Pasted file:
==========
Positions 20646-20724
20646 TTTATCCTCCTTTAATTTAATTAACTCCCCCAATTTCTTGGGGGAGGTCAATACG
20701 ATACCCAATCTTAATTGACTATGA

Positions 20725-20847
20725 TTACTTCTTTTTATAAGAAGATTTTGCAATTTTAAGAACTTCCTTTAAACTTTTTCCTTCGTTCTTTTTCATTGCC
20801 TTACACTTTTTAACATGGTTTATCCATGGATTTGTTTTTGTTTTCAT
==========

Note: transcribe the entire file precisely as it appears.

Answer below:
Positions 20646-20724
20646 TTTATCCTCCTTTAATTTAATTAACTCCCCCAATTTCTTGGGGGAGGTCAATACG
20701 ATACCCAATCTTAATTGACTATGA

Positions 20725-20847
20725 TTACTTCTTTTTATAAGAAGATTTTGCAATTTTAAGAACTTCCTTTAAACTTTTTCCTTCGTTCTTTTTCATTGCC
20801 TTACACTTTTTAACATGGTTTATCCATGGATTTGTTTTTGTTTTCAT